The first detailed guide to train the trainers in the full and concise presentation of an early A.A. history segment as a part of any recovery program.
- Paradise Research Publications, Incorporated
- Publication date:
- Product dimensions:
- 6.00(w) x 8.90(h) x 0.50(d)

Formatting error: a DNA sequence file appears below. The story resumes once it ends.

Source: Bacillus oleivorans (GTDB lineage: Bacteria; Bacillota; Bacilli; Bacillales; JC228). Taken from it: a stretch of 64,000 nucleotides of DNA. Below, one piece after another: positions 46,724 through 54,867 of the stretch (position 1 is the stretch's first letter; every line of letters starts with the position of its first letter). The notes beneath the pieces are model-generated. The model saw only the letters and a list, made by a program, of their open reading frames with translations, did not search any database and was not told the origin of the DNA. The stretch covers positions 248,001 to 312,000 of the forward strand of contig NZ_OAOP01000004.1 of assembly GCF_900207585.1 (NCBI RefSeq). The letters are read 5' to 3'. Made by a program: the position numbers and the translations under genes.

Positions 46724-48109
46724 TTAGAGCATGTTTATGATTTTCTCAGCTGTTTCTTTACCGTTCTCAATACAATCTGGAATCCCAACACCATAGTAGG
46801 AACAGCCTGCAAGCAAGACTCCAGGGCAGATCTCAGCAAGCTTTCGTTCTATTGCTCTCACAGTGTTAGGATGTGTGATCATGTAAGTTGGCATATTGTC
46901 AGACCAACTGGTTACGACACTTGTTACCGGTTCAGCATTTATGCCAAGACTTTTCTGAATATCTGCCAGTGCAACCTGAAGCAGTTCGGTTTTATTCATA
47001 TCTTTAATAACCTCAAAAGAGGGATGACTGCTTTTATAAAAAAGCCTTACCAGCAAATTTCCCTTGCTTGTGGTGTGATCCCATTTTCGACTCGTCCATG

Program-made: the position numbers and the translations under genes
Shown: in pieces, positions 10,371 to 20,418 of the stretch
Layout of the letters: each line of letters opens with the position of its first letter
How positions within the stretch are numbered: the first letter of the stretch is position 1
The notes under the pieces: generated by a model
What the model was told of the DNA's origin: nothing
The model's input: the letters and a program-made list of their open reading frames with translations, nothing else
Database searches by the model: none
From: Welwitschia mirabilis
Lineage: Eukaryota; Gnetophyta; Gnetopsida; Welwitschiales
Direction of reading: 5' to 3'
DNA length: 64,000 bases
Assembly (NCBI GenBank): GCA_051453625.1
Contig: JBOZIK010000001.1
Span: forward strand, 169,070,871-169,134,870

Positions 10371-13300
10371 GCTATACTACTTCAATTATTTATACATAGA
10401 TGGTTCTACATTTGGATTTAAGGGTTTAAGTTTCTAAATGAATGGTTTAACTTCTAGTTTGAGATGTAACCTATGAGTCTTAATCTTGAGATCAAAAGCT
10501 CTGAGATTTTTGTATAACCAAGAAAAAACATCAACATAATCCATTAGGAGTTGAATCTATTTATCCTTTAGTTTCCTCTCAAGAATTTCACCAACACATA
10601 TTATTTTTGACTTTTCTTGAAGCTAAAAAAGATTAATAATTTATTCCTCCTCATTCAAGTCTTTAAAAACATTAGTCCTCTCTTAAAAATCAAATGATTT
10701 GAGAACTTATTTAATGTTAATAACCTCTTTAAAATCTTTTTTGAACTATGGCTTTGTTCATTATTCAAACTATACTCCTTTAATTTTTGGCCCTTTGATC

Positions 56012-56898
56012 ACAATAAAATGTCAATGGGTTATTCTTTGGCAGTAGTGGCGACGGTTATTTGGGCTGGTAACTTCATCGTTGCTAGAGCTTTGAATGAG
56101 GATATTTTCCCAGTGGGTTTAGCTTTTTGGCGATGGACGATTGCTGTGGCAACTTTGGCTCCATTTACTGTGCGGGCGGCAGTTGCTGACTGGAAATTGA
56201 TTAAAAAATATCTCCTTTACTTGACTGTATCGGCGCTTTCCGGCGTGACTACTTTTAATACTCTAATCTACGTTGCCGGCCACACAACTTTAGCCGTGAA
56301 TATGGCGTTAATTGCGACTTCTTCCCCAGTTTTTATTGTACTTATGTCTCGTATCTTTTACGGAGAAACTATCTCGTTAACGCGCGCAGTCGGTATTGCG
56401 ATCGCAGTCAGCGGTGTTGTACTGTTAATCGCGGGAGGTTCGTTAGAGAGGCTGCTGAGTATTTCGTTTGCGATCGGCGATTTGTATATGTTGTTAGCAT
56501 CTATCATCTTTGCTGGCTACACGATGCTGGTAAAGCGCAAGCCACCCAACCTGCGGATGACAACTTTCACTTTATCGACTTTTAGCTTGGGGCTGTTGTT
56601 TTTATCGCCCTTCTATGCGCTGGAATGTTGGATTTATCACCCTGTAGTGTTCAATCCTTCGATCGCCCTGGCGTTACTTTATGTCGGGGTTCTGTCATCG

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I've been in Maui on the production line during the closing days of this new 'Training the Trainers' guide by Dick B. He devoted an immense amount of time to laying out in full the history and details of the original A.A. Program developed in Akron. Dick's new book begins with a summary of the healing records by God throughout the ages. Then he turns to explicit details that put to shame the still-prevailing idea that Akron A.A. was Oxford Group A.A. The Akron program borrowed its abstinence ideas from the Salvation Army and the Rescue Missions. It borrowed its hospitalization ideas from Dr.Bob's own understanding of withdrawal problems and Bill's beginnings at Towns Hospital in New York. It then insisted on belief in God--certainly not unique to the Oxford Group, and a surrender to Jesus Christ as Saviour--which bore no resemblance to Oxford Group dogma. Instead, it followed the lead of Dr. Bob's Christian Endeavor Society where Confession of Christ was the starting point and it adopted the approach of salvation that was a vital part of the Salvation Army and the Rescue Missions. The remainder of the Akron program principles and practices - conversions, Bible study, prayer, Quiet Hour, reading of Christian literature, and espousing love and service were direct parts of the 3,500,000 membership practices found in the United Christian Endeavor Society of Dr.Bob's youth. The book treats the leaders, facilitators, and sponsors who want to know how to approach history with a study of James, the Sermon on the Mount, and Corinthians which were foundational in early A.A. and suggests that these key Good Book teachings be revitalized. It shows the completely different origin of the New York program from Dr. Carl Jung's conversion thesis to Bill Wilson's focus and eventual adoption of most of the 28 Oxford Group principles that did impact A.A. This fresh, carefully researched and documented new book for teachers and students alike can change your program approach, a part of your program content, and your frustration over failing success rates. It's good. It's topical. It's practical. And its approach is being used more and more by study groups and Christian/AA treatment approaches.